Known for hatching in the spring and fall, Baetis (Blue Winged Olives) are a pleasant surprise that can warm up the winter bite. My home state of Colorado is known for year round angling in addition to 300 days of sun that can produce 60 degree temps in the dead of winter. This is enough to cause mayflies to set sail and offer the welcoming sight of trout sipping sailboats. Having both Midges and Baetis will increase the total number of adults on the surface enticing larger trout to rise.
With trout in a lethargic state, temperatures hovering in the mid 40’s to 50 degrees, they are not willing to expend energy to chase a food source that is know to escape like adult BWO’s in their dun state (wings upright). To overcome this winter challenge use imitations that represent emerging insects that are stuck in their shuck. These cripples offer trout an easy meal that will not escape the jaws from below. Two of my go to patterns are Pablo’s BWO Cripple #18-22, and Lawson’s BWO Cripple #18-20. Connected to a pure Scientific Angler Fluorocarbon rig leader and tippet, you will keep the reflection of light to a minimum allowing your rig to float while spooking fewer trout. Some anglers are firm believers that monofilament is a better choice for dries with no sink effect. I can honestly say that you will not have a sinking issue in small flourocarbon sizes such as 6-7X, and knowing that your leader and tippet are not going to not be detected in low clear water is a more important.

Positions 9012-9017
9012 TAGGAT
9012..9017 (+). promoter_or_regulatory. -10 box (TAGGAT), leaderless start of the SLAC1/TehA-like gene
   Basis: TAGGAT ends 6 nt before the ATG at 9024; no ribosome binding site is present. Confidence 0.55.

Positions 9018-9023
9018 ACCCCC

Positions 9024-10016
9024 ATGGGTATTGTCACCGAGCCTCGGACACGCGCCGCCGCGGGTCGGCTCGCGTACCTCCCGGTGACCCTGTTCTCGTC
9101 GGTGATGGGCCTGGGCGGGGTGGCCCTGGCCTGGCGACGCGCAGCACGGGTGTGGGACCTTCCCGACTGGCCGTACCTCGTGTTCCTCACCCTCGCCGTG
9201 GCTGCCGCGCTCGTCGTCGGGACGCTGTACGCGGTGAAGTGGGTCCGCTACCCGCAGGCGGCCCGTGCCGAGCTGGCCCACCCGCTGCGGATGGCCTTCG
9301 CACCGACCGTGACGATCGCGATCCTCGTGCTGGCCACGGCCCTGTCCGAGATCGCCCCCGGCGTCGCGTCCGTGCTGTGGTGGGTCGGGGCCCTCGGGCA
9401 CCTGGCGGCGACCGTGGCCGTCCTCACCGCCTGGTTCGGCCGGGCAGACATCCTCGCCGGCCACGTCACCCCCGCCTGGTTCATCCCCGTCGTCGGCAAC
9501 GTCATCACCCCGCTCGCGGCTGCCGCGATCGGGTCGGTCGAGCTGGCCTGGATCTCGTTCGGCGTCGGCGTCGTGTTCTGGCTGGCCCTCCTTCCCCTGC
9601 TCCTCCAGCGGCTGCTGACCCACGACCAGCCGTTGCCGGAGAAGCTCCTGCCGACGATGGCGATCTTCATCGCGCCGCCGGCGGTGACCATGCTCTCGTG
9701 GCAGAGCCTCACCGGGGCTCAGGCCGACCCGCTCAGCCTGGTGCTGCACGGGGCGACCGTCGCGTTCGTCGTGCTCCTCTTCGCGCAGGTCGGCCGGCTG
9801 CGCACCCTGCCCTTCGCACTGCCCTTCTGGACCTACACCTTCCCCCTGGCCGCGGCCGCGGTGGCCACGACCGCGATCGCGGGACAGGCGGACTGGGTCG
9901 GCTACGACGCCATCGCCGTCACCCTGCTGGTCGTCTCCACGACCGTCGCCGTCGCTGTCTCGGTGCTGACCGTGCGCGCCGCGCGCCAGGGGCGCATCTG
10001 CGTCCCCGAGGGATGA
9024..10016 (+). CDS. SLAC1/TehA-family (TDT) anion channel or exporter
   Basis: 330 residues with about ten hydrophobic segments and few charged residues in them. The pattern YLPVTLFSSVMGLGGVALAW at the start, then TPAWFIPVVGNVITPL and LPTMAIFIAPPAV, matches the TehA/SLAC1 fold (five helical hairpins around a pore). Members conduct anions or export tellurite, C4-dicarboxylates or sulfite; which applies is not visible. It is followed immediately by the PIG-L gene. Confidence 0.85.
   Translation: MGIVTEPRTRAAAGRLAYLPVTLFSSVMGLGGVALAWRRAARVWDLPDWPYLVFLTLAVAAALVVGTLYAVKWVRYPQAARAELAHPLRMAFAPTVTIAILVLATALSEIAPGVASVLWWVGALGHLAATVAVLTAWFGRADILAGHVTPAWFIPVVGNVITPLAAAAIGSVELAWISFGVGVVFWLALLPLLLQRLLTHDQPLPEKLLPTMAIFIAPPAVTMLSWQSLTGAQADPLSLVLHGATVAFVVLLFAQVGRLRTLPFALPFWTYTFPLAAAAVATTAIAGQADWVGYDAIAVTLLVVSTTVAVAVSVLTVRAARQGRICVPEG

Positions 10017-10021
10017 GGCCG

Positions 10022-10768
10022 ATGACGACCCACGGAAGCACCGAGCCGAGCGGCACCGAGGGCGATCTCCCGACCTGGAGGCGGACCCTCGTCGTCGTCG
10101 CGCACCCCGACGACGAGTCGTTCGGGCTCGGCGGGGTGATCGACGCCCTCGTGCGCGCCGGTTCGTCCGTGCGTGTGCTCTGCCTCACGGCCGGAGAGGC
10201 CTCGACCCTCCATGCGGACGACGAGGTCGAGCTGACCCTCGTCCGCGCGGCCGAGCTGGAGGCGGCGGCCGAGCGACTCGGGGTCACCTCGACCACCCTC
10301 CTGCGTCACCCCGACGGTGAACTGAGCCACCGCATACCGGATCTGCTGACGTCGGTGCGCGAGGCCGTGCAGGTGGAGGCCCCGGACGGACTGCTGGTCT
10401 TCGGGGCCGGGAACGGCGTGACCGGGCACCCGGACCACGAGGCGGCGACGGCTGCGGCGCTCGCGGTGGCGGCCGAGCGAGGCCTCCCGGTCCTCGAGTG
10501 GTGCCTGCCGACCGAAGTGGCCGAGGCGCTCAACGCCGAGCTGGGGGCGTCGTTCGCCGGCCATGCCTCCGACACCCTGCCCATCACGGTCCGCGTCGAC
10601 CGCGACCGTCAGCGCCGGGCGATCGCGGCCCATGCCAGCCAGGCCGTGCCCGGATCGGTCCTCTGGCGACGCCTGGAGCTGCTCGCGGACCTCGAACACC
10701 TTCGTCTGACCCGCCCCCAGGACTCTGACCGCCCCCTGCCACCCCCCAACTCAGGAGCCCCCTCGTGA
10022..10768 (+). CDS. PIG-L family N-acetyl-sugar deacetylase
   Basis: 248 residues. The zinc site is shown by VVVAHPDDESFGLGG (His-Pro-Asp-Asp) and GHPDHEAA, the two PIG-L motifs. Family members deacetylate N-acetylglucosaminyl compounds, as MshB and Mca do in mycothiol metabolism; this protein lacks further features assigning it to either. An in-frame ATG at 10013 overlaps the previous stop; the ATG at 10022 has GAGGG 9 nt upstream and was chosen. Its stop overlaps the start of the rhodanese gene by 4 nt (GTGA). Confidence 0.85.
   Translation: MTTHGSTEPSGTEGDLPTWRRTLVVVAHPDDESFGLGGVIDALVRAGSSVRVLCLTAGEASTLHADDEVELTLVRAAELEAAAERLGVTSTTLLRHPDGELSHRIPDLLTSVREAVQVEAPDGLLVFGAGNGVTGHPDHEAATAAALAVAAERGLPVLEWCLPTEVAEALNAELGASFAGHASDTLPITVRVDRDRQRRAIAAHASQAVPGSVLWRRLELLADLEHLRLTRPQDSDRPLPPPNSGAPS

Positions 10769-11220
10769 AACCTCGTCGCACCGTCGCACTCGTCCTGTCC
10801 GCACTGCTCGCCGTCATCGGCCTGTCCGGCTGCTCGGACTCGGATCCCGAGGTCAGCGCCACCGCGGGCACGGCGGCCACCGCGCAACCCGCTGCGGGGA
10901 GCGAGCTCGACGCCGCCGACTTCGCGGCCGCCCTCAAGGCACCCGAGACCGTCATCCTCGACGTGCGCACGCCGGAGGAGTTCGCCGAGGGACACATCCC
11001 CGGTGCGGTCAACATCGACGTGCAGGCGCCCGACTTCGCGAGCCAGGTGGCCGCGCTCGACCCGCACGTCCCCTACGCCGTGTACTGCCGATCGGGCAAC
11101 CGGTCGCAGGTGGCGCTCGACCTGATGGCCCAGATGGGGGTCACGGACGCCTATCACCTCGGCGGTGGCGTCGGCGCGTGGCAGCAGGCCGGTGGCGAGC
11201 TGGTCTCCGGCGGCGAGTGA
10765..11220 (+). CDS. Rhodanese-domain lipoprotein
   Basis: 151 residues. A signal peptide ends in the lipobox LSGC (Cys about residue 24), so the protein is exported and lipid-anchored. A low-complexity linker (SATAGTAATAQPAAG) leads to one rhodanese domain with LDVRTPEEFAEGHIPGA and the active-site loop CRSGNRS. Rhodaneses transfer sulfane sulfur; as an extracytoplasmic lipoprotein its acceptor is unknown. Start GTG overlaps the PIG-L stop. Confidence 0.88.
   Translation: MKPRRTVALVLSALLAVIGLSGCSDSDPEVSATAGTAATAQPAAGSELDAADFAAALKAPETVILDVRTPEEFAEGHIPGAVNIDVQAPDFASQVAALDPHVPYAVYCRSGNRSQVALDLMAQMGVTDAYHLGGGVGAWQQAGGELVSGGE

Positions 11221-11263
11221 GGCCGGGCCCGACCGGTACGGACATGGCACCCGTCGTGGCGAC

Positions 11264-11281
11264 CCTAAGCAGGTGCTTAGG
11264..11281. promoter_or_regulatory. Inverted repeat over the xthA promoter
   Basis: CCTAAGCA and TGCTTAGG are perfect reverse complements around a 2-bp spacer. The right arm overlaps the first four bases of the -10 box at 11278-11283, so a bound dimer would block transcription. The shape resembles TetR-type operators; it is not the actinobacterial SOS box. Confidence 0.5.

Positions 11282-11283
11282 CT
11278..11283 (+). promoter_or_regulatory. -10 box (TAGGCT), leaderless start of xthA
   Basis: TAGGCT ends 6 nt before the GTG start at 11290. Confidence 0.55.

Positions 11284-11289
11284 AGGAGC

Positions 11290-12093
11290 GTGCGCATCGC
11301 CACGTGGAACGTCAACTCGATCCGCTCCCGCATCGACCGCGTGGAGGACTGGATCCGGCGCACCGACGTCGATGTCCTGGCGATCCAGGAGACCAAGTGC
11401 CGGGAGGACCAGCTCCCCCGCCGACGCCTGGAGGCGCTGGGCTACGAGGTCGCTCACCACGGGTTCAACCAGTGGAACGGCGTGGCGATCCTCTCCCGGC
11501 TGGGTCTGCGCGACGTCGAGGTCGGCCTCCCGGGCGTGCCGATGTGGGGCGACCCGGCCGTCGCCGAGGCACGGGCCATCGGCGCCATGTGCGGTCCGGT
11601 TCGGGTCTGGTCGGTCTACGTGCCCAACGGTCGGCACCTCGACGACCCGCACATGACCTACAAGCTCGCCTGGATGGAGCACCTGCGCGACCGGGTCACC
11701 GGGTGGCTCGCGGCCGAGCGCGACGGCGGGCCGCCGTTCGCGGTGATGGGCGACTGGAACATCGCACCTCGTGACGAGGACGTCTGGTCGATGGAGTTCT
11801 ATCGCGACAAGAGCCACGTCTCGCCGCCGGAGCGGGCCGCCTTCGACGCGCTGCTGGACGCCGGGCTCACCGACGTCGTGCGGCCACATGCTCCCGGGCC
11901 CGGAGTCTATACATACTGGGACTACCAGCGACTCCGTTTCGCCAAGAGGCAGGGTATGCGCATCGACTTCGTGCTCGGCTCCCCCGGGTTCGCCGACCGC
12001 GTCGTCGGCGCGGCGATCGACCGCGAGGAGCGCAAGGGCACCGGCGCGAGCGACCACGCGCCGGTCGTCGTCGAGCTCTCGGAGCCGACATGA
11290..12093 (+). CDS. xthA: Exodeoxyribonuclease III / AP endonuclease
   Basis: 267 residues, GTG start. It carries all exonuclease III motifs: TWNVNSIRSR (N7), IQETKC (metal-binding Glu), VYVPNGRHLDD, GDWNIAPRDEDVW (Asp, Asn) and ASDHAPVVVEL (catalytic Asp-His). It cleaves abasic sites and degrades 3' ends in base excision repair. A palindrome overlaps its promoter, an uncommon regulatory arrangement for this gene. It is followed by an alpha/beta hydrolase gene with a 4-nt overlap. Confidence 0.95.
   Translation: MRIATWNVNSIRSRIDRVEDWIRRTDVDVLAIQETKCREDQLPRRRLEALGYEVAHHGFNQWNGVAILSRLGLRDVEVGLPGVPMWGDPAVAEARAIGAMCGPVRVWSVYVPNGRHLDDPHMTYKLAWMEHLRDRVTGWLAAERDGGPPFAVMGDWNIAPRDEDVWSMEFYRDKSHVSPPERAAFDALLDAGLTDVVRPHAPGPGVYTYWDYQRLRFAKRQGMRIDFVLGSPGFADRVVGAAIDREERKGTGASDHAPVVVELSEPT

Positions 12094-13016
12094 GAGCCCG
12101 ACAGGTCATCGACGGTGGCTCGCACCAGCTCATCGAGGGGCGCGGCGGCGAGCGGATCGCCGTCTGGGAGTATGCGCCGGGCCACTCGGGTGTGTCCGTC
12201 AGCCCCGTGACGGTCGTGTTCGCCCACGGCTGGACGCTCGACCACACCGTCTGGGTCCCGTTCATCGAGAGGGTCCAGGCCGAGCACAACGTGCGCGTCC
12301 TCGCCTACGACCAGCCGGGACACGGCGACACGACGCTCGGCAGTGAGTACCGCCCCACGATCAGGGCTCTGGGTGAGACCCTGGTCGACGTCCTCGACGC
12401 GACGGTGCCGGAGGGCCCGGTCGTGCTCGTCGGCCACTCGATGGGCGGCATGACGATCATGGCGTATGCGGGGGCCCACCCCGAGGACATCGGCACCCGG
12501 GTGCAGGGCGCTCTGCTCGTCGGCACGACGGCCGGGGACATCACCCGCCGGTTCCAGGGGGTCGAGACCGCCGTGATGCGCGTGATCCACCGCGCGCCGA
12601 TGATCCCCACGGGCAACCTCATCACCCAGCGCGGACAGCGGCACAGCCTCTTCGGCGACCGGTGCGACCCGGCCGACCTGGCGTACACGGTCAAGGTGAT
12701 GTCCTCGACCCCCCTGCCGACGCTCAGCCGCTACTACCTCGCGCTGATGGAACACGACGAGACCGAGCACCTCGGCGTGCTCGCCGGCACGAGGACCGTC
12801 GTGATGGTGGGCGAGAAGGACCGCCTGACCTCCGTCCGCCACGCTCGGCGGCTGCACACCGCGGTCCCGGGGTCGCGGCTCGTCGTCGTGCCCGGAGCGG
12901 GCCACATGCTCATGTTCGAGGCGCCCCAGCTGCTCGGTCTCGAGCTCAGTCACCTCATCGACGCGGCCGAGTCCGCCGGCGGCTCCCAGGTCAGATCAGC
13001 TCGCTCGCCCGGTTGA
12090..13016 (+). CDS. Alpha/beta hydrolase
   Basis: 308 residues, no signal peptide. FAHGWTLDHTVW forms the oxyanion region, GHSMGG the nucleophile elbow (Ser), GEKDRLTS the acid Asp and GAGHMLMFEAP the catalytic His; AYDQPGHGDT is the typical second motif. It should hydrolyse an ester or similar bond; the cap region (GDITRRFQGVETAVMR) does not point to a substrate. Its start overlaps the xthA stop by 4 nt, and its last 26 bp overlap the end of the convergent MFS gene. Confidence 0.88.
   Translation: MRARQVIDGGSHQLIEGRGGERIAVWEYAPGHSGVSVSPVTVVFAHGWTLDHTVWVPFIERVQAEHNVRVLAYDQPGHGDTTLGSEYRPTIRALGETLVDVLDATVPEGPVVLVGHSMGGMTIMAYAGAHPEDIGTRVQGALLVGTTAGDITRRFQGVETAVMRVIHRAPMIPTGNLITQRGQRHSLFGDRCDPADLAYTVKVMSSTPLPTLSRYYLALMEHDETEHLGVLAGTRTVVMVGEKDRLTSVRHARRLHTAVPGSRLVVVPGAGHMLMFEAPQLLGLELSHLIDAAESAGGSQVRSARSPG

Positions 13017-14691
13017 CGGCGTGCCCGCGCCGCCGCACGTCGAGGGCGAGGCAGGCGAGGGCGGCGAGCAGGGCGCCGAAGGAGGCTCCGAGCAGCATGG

To time the winter Baetis bite, target locations in low elevation or weather conditions that offer cloud filled insulated skies. These warming situations will produce the daytime temperatures over 50 degrees that is needed to produce upright wings on the water’s surface. The next time you find yourself on the congested winter slopes, break away and hit the water for some powder day fun.
You can reach Landon Mayer at his web site www.landonmayer.com
Photo by: Angus Drummond